the sale of lands, mining royalties, fees of office, fines and the like; (2) duties payable under Imperial statutes upon goods imported into the colonies ; and (3) duties levied and moneys collected under Acts of the provincial parliaments. The salaries of the majority of the officials were paid out of the first and second classes, and over these the assemblies had no control whatever. The " Civil List," as the officials' pay-roll was called, was settled in England. All the assembly could do, if they thought the salaries too high, was to complain to the colonial office in Downing Street. They could, of course, pass Acts granting moneys for road-making, bridge-building, and other public works, and could control the raising and spending of such moneys. These formed the third class above mentioned. To " withhold supplies," therefore, might inflict great injury upon the country by stopping public improvements ; it could not affect the officials. They held their positions and drew their salaries regardless of the censure of the people's representatives in the assembly.
Election Laws Favor the Family Compact.—Even in the composition of the legislative assemblies there was much which tended to give undue weight to the wishes of the official class. The towns, in which that class was the predominant element, were allowed representation in the assemblies out of all proportion to their population. Placemen also were eligible to seats in the assembly. Many of them held official positions which brought them into close contact with the people in the different towns and counties. It was in the power of the government to advance or retard progress in any particular region, and the individual settler, too, could be helped or hindered by government officials, who frequently used their powers, with little scruple, to secure their own election to the provincial assembly. Every effort to effect reform in this direction was in every province long frustrated by the legislative councils.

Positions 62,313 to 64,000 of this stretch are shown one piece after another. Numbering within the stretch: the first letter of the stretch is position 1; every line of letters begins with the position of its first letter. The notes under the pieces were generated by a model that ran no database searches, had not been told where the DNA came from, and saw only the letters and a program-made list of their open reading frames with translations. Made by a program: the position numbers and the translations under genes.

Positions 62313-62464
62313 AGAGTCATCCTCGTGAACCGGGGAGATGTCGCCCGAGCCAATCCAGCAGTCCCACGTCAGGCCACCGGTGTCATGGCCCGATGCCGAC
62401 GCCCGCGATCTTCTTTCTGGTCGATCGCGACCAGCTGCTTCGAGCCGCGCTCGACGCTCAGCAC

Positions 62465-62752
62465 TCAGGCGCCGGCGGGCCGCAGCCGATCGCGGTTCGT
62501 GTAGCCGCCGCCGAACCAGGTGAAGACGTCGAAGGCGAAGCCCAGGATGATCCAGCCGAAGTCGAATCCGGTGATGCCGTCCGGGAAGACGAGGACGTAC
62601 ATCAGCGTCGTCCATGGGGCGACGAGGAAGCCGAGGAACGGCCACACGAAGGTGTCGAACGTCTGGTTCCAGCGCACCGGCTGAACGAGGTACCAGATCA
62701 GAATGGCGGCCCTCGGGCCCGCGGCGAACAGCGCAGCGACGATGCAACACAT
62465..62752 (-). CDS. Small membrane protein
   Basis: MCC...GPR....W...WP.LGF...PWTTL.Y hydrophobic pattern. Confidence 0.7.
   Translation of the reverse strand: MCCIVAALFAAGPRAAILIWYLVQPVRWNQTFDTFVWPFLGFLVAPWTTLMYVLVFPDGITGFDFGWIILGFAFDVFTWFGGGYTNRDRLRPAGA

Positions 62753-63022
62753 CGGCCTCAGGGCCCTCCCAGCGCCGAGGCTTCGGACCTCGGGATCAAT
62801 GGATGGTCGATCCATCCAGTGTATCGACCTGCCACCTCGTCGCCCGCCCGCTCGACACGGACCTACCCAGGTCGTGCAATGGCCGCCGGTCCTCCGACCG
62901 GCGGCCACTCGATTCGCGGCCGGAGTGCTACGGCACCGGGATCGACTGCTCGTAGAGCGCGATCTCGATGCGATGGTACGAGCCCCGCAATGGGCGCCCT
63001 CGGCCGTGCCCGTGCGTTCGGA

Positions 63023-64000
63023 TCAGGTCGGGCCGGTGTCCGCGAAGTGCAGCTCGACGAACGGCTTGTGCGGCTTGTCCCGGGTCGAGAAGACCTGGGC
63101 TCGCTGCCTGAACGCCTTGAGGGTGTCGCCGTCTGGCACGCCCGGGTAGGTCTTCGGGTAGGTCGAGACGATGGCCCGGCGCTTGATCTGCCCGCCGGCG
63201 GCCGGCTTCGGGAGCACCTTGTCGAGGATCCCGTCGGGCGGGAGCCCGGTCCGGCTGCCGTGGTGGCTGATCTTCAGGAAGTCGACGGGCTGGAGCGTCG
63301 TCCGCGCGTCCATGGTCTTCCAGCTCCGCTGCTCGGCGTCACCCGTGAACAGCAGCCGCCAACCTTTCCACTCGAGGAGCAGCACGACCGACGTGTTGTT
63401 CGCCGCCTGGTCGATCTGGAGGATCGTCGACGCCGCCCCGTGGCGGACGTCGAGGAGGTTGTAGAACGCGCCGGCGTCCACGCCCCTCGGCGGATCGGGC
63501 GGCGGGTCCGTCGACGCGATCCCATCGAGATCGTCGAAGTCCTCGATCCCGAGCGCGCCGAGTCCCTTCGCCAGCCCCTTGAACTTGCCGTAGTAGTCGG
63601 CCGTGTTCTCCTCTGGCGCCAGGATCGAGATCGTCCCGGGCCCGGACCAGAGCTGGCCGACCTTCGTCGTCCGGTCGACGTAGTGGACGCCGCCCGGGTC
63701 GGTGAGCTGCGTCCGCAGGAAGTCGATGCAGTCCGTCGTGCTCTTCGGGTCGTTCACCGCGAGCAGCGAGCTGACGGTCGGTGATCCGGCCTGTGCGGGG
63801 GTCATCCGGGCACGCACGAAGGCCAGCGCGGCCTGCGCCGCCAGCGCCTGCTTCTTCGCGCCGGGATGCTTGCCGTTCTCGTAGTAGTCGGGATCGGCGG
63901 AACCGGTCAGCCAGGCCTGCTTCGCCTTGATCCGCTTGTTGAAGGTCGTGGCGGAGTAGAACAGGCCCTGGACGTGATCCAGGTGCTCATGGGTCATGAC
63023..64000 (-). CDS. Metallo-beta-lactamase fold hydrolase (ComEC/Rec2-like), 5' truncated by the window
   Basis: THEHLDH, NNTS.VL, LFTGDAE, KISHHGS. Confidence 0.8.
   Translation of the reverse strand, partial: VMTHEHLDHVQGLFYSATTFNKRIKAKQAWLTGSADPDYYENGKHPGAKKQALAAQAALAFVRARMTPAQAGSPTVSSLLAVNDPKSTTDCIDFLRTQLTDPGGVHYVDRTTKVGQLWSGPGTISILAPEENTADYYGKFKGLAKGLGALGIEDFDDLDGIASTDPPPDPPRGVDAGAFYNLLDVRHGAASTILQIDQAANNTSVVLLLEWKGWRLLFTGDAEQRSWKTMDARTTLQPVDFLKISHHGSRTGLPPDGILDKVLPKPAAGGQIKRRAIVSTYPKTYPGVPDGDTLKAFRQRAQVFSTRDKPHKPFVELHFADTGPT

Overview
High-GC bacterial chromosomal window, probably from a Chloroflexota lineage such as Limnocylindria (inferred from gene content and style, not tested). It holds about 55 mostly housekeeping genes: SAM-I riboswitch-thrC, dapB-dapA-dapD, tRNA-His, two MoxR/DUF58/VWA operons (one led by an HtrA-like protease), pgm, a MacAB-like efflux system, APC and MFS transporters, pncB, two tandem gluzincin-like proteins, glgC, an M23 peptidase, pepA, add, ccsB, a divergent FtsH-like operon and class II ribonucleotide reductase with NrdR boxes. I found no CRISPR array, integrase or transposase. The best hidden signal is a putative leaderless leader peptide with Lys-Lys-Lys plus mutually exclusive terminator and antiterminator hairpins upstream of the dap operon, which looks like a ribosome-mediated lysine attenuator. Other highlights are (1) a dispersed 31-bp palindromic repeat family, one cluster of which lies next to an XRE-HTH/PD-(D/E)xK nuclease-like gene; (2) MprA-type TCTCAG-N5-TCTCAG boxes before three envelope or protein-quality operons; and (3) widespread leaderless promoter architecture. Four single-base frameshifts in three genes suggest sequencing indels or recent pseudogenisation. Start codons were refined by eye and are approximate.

Control Through the Legislative Council.—It was in the composition of the legislative council that the hand of the Family Compact was most apparent. It was essential that this branch of the provincial parliament should be secured for the ruling faction. It would have been well-nigh impossible to prevent the legislative redress of grievances had the two branches concurred in passing bills for that purpose. The governor, no matter how